[time-nuts] Question about an HP5370B TIC

John Miles jmiles at pop.net
Fri Sep 30 07:56:01 UTC 2011

> > If I put the 5370B in the +/-TI mode I expected to see both + and -
> > time differences when the two signals are closely aligned - and  mainly
> > do.  Typically the difference is + or - a usec or less.  Occasionally
> > however the 5370B displays very near to a +1 or -1 second  (999.999 xxx
> > or -1.000 000 xxx s for example) reading.  Needless to  say this plays
> > with trying to measure a mean value of the  alignment.  The 5370B is
> > measuring the "outside" between the  pulse pair when I want it measure
> > "inside" (or short time interval)  between the pulse pair.
> How are you collecting the data?  If each sample gets to a PC, you can fix
> up in software.
>     If X > 0.5: X = X -1.0
>     If X < -0.5: X = X+1.0
> One disadvantage of that is that those samples eat 2 pairs of pulses so
> are only getting half as as many samples per hour.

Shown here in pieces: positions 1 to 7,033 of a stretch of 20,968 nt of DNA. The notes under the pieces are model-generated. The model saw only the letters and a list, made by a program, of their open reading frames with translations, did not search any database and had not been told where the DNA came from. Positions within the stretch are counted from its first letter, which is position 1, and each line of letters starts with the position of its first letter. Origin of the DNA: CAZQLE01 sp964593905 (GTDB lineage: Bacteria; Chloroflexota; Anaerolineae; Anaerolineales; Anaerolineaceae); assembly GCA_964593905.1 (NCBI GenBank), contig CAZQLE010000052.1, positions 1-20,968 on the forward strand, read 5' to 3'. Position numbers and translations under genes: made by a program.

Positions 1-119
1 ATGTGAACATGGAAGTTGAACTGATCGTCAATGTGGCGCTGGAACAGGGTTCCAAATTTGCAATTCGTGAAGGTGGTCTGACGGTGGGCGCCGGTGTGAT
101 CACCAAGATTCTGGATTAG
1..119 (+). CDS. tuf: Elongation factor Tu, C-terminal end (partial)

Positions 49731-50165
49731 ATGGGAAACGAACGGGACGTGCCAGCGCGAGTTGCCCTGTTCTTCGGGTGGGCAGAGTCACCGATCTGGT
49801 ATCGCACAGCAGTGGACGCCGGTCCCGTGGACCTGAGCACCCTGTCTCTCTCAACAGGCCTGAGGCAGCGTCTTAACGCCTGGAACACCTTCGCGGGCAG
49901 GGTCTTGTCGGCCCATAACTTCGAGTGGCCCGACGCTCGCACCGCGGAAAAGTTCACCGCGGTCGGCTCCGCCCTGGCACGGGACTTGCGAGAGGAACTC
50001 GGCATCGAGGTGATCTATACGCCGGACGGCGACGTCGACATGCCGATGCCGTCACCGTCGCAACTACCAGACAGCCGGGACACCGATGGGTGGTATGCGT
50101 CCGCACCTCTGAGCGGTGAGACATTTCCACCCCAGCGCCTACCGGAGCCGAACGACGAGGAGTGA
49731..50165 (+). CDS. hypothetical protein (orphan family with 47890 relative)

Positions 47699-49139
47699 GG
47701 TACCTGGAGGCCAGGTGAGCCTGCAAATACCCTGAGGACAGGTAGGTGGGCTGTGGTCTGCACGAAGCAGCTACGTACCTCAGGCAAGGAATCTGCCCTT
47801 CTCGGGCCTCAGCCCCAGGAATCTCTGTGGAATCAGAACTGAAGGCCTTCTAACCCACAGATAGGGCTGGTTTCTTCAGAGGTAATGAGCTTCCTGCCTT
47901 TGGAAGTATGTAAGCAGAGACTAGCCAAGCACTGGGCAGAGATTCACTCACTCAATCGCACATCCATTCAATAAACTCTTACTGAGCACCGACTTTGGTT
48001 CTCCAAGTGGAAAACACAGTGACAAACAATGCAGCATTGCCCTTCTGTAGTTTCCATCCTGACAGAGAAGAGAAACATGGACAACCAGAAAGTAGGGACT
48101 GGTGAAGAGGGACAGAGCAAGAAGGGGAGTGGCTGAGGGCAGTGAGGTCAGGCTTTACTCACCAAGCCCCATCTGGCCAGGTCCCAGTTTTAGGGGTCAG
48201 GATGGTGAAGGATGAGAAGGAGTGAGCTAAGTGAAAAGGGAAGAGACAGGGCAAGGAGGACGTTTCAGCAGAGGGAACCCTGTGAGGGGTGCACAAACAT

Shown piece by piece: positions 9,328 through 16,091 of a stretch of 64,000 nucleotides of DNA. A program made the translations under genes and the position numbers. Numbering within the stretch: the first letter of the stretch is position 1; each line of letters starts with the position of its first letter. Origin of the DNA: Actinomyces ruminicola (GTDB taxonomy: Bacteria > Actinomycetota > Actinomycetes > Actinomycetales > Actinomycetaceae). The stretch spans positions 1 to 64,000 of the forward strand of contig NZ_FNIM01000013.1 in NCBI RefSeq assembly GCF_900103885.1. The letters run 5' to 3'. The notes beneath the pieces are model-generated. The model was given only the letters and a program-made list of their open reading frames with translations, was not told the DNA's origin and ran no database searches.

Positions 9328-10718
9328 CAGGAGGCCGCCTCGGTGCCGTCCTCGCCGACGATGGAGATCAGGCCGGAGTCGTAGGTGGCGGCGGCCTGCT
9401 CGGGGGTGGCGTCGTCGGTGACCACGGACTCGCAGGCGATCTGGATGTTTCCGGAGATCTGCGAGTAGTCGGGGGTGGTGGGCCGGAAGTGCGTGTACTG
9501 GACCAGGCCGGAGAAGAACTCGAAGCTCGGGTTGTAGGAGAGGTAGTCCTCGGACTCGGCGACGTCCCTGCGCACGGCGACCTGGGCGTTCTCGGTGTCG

> I like John's suggestion of triggering one side off the other edge of the
> pulse.
> Is the pulse from the OCXO supposed to be synchronized with the GPS
> If not, just zap the counter to move the pulse around within the one
> window.  (I'm thinking of shorting out one of the counter bits with a
> screwdriver or clip lead for a fraction of a second.)
> My first thought was to insert a delay line, but that will take 1000 feet
> coax.  Maybe more.  I don't have that handy.  Frys says $80 or $90 for 500
> feet.   I'm too cheap to buy it just for one test like this.  (But I might
> use this as an excuse if I see some at a good price.)

The easy way to 'cheat' may be to lie to your GPS clock's control software
and tell it you have several hundred feet of antenna cable.  Most commercial
clocks will try to maintain accurate time vis-a-vis the antenna site, so
they can delay the pulse to compensate.

Or you can just let it wrap, and compensate in software...

-- john, KE5FX

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